Barbara Morrison and Laura Mae Gross fit into this timely theme which honors women in the community who have devoted their lives and talents to producing arts and pursuing truth and reflecting society decade after decade.
Babe’s and Ricky’s Inn Memorial and Reunion Jam got underway as people arrived to the sound of “Down Home Blues” coming from the sound system, featuring a recording by the late great Barbara Morrison.
Down Home Blues were served up generously in various hues and in different keys. Everyone gathered was in agreement that the “Blues is Alright,” and most important “The Blues is a Fact of Life.”
Mighty Balls of Fire were lit! They opened their set with “Every Day I Have the Blues” enhanced with the vocal styling of Tony Ibarra. The confirmed my opinion performing the song “The Blues is Alright” and continued with “Darling, Don’t You Know I Love You” and closed with “Blues for Boo Boo” by acclaimed guitarist, singer and songwriter Kirk Fletcher. Mighty Balls of Fire consist of Tony Ibarra-guitar, Eric Garcia-guitar, Carlos Reveles-bass, Harrison Mannell, aka, Hatch on keyboards and Michael Gliona- drums.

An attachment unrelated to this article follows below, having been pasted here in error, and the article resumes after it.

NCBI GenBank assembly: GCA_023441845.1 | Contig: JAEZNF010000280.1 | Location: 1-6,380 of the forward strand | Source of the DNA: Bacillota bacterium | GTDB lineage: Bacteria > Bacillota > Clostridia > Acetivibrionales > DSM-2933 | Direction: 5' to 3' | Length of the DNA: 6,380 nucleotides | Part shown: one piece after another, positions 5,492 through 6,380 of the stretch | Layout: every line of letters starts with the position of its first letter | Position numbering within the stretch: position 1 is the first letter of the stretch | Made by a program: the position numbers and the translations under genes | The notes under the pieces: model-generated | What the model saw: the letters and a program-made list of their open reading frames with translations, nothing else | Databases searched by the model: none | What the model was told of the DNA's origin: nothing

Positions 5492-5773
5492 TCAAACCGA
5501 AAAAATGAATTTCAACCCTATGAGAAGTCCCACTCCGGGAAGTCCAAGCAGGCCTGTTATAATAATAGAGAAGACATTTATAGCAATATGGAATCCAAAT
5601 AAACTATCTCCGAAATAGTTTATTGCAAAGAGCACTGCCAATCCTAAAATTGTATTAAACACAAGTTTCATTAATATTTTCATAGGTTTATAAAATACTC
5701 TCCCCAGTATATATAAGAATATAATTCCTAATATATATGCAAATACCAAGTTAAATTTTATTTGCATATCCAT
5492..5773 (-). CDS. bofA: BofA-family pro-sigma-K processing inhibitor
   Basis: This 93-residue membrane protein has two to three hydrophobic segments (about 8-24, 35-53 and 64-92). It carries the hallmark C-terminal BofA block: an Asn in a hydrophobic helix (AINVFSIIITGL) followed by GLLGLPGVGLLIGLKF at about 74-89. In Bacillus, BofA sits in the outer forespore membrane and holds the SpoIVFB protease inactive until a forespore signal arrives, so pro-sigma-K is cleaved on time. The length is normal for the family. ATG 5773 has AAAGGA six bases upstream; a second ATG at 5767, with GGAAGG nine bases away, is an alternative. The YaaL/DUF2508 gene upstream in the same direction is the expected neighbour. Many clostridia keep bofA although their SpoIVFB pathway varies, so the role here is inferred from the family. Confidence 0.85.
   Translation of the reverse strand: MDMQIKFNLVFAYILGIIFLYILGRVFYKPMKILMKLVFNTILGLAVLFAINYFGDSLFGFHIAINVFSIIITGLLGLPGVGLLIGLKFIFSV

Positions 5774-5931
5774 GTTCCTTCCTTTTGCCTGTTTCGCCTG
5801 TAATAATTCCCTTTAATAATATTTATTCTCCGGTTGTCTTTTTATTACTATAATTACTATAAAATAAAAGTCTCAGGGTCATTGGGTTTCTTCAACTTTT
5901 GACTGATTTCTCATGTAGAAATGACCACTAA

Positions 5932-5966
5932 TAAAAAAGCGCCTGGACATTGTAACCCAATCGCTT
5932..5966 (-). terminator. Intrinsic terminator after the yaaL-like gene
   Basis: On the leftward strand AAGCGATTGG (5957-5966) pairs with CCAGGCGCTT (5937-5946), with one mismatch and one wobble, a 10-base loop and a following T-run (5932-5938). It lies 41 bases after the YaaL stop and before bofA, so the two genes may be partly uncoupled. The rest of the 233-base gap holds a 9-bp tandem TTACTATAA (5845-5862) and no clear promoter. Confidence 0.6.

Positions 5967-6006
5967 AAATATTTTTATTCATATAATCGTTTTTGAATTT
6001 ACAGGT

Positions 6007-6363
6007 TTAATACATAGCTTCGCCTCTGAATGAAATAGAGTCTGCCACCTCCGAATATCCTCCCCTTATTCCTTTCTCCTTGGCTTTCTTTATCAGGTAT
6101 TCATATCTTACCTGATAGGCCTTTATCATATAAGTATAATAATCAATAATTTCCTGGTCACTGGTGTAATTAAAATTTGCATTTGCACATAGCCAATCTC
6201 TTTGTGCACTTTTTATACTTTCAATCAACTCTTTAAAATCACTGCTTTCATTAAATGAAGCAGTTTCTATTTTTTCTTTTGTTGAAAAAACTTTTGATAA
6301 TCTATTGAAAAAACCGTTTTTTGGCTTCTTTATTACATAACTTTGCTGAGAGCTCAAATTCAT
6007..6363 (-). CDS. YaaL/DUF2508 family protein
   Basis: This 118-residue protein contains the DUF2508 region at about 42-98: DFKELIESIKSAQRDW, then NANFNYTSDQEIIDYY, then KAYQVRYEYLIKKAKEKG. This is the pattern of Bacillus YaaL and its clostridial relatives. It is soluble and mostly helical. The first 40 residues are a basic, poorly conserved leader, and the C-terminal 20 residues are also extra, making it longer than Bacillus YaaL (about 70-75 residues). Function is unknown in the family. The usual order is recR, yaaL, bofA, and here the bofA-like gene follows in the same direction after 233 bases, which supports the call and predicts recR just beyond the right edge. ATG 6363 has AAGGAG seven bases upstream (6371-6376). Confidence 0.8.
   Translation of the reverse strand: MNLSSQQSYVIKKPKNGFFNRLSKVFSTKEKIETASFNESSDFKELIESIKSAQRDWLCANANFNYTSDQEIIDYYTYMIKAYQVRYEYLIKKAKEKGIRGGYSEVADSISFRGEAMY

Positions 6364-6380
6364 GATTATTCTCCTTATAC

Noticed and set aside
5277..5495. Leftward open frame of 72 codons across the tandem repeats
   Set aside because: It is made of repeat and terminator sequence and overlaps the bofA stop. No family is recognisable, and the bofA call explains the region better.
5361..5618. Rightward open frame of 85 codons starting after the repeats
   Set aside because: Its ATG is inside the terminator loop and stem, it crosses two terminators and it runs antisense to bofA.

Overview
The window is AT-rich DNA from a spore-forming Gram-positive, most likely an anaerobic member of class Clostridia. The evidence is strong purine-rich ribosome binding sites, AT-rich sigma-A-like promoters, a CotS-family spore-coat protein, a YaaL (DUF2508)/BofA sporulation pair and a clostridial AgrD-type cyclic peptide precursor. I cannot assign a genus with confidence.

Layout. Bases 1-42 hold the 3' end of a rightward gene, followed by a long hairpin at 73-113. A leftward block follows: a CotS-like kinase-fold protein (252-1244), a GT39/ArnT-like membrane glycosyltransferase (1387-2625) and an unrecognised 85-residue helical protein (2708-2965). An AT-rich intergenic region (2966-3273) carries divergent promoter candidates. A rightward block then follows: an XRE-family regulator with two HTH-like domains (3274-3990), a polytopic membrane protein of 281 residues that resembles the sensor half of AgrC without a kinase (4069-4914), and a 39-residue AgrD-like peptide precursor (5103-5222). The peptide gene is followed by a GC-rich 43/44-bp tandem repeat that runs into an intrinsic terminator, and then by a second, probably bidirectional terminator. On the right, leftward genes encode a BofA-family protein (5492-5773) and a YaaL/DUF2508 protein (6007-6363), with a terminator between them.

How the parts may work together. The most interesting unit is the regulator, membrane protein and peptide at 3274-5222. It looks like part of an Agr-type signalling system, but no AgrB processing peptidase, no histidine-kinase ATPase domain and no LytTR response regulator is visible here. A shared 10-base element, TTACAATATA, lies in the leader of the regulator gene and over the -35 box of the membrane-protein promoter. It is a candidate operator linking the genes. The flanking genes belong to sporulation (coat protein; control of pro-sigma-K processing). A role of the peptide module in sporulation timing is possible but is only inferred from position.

The Other Mules performed next. They were awesome during their brief moment in the spotlight on the songs “Can’t Be Satisfied,” and “Ain’t Going Down.”
3rd Degree Blues Band led by guitarist/vocalist Aaron Chapman opened their tight set with “I’m a Blues Man” by Z.Z. Hill, “She’s Nineteen Years Old” by Muddy Waters, and concluded their set with “Boom, Boom, Boom” by John Lee Hooker.
Eric Garcia Blues Band wrote and performed a nice tune with funky grooves entitled “Blues for Mama” for Laura Mae Gross. They continued with “Alley Cat Shuffle” by harp player/vocalist Glen Doll and finished with “Baby What You Want Me to Do.”